Two different religious news stories have been of particular interest to me. One has been the decision by CBS and NBC to not air a tv ad by the United Church of Christ which focuses on the denomination's openness to all people, including gay and lesbians. The ad was deemed too controversial because it implied that other churches were not open and because Bush has come out against gay marriage. As Philocrites writes:
Isn't it amazing that one of the country's most venerable mainline denominations can't even buy the right to share its understanding of the Gospel? Second, it boggles the mind that the White House's grandstanding about a constitutional amendment banning gay marriage could be invoked by a TV network as a reason to exclude any advertisement that even indirectly hints that gay people are welcome to go to church.
It's odd that that a news network openly states that it takes it's orders from Bush's policy goals. This episode points to the difficulty of geting a liberal protestant view into the public arena these days. But there is something that can be done. The UCC has a helpful site which allows folks to send off letters to the respective media outlets in support of the denomination's attempt to have the ad aired.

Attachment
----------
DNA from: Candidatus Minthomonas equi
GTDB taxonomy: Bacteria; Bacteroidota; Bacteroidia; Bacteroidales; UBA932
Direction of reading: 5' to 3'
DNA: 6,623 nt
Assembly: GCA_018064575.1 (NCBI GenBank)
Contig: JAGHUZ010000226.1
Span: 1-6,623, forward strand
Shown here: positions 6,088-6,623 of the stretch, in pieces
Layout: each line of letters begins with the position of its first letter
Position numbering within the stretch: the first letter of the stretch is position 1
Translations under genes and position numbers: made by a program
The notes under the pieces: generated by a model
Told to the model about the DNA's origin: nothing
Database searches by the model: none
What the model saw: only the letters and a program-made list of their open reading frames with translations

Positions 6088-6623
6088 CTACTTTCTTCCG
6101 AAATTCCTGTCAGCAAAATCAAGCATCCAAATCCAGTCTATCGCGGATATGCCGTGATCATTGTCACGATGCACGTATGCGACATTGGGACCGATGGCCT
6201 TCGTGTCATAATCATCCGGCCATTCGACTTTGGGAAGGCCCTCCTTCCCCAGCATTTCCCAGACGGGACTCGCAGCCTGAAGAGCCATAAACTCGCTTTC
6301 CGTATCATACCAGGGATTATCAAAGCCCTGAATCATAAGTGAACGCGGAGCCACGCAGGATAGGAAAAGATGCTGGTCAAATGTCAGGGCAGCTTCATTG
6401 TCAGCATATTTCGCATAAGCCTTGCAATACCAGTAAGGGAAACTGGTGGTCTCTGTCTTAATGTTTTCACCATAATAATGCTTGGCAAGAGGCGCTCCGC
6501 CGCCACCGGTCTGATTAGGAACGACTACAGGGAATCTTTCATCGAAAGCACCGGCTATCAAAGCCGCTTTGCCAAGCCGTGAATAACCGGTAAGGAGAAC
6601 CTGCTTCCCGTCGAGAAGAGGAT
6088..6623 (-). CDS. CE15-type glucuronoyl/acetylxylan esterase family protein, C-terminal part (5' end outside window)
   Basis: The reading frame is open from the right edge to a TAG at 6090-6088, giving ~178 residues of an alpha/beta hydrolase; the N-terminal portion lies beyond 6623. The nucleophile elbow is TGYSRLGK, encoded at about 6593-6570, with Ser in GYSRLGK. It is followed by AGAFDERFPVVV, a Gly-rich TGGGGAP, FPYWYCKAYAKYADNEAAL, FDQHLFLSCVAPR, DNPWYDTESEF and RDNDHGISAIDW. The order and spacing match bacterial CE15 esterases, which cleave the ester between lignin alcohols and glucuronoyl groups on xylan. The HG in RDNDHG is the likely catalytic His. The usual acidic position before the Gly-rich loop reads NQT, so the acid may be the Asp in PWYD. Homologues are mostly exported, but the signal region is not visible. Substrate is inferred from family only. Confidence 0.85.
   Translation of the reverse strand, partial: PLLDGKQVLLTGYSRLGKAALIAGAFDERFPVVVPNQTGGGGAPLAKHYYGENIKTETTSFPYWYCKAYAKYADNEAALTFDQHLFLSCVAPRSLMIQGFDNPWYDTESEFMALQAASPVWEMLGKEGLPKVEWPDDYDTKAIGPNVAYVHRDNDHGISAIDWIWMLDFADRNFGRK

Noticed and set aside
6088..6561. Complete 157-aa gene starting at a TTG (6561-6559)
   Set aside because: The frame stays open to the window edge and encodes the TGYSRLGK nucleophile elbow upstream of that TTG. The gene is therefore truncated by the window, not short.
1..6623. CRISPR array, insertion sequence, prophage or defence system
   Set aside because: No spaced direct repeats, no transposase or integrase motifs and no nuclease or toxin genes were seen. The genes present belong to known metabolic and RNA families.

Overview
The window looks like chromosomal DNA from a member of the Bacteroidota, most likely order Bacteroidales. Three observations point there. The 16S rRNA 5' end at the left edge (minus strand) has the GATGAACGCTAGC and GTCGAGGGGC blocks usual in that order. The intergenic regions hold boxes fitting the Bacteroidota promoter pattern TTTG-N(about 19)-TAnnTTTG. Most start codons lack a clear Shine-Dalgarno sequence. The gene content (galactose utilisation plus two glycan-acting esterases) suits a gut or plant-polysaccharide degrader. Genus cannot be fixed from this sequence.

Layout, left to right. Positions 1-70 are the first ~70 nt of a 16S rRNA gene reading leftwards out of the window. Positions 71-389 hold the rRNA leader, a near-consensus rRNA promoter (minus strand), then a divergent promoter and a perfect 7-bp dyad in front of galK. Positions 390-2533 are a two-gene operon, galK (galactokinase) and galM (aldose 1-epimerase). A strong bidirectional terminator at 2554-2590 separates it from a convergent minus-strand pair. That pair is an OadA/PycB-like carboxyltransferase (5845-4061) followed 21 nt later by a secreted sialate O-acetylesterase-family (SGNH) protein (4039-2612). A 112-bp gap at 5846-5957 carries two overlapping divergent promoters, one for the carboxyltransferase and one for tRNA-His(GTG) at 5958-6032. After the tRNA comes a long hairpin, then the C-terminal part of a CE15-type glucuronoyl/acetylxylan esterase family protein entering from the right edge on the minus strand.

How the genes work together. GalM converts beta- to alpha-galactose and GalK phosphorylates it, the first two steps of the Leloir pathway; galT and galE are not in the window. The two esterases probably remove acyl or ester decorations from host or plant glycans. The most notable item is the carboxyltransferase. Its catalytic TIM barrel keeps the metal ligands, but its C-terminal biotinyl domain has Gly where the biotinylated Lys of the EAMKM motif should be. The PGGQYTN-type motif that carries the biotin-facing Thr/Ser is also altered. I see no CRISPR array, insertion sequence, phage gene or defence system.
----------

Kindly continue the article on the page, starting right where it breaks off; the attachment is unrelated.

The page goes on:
But is it right to imply other churches are not open? Today as this issue was being debated another decision was made by a church trial in Pennsylvania where United Methodist and lesbian pastor Beth Stroud was convicted 12-1 of "engaging in practices declared by the United Methodist Church to be incompatible with Christian teachings” What was this practice? Being an open lesbian in the church. And the punishment? The stripping of Stroud of her ministerial credentials.
The church is not open as a whole. Certainly not in the evangelical bodies which provided the votes for Bush and the constitutional amendments banning gay marriage. The Southern Baptists for instance, while complaining about the ad had the top three articles on their news site directed against the "homosexual agenda." And increasingly a number of mainline denominations are moving further right on this issue. The United Methodist trial and conviction of Stroud is exhibit A of the problem. It's why the UCC ad was important in its reaching out to people estranged from the church over these sort of actions.